Vladimir Tretchikoff: a 70s cult, the subject of a new book – and even clocked in David Bowie’s The Stars (Are Out Tonight)

Vladimir Tretchikoff.

Flashin' on the 70s

Vladimir Tretchikoff, Chinese Girl, 1952 Vladimir Tretchikoff, Chinese Girl, 1952. Image courtesy of Bonhams Fine Art Auctioneers & Valuers, London. Copyright 2012 The Tretchikoff Foundation

Reproductions of paintings by Vladimir Tretchikoff might have hung high above the mantelpieces of countless 60s and 70s living rooms in the UK, but the art Establishment at the time rated them the lowest of the low: chocolate-box kitsch. One exception was art critic William Feaver who – mocking the art world’s predictable view of the Russian-born artist in a 1974 documentary – ironically described his most iconic, 1950 painting Chinese Girl, with its bluebottle-green face and glacé cherry-red lips, as ‘The most unpleasant work to be published in the 20th century. You’ve got flat form, hair that is not hair at all but is simply an opaque layer of dull and insipid paint. You have shoulders which have no substance, you have muzzy line work’. And, as we mentioned in…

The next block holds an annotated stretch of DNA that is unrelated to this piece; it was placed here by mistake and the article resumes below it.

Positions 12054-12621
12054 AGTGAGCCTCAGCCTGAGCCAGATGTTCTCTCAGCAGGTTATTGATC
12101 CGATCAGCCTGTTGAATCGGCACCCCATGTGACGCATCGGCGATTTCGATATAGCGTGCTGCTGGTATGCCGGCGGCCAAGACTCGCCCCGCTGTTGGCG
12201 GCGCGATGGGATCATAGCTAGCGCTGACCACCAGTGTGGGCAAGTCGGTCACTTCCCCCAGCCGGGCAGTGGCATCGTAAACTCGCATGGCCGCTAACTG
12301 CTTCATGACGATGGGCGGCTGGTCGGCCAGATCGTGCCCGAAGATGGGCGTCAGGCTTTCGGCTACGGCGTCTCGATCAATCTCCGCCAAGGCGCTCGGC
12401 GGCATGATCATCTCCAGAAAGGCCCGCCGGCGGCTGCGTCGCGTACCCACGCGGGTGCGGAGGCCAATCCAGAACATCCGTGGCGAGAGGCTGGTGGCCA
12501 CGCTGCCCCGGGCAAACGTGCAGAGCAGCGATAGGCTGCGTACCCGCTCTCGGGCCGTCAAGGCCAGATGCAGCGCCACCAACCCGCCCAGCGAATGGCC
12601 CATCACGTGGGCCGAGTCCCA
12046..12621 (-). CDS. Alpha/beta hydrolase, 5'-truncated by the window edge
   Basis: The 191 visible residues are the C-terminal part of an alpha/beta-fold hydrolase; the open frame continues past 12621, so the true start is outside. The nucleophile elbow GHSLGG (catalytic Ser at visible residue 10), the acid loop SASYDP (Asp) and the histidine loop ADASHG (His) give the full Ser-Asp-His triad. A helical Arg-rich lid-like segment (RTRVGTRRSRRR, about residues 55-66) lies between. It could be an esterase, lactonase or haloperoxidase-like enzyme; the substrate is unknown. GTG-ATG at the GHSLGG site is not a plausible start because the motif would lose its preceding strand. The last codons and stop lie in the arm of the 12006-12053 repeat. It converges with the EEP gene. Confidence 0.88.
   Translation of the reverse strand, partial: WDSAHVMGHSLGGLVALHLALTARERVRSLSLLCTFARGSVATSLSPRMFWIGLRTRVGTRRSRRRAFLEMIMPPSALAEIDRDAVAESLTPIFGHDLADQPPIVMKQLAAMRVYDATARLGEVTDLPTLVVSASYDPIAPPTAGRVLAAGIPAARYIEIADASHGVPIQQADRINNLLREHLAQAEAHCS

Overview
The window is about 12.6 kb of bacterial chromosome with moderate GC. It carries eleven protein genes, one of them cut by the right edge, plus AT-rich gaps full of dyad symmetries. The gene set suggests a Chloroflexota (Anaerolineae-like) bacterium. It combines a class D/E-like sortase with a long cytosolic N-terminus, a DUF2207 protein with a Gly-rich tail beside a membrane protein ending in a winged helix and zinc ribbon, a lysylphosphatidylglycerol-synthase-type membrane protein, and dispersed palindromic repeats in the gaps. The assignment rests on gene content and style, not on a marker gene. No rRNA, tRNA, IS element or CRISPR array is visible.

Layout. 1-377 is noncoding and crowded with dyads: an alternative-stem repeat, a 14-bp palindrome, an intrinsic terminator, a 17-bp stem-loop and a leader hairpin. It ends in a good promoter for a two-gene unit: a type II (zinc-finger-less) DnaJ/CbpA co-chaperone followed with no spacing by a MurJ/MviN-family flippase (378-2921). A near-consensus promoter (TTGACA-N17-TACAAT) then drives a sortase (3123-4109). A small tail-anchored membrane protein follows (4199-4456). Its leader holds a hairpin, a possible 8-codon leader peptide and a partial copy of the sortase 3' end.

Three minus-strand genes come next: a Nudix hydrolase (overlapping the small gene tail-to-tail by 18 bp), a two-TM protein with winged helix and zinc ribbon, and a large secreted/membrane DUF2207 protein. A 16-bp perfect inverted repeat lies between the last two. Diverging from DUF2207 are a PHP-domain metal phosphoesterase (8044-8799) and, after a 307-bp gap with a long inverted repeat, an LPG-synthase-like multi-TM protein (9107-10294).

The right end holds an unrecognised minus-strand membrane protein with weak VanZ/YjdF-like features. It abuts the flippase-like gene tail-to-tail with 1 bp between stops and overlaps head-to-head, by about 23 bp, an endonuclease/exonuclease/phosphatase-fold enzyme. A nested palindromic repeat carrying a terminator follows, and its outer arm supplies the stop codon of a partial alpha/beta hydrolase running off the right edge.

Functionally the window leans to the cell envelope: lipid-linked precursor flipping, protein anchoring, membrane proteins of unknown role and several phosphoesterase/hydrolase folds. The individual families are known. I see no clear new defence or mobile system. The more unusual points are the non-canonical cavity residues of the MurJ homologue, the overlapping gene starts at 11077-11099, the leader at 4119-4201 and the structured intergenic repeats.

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About kinneret

Hello, and welcome. I'm writing this blog under an alias. Why an alias? I started to write what may be described as an "American Gothic" novel (sort of Henry James/ Franz Kafka with violence) with some autobiographical details. ..when I started this blog I just decided to use the alias. This blog is about art and art history, but my interests also include literature, film analysis, psychology, forensic psychology, faerie tale analysis, cognitive therapy, cognitive linguistics, classical theater, World War II, and Russian and British history. My favorite writers include Kafka, the Brontes, and Philip K Dick. Thank you for reading this blog and I will happily reply to any comments.
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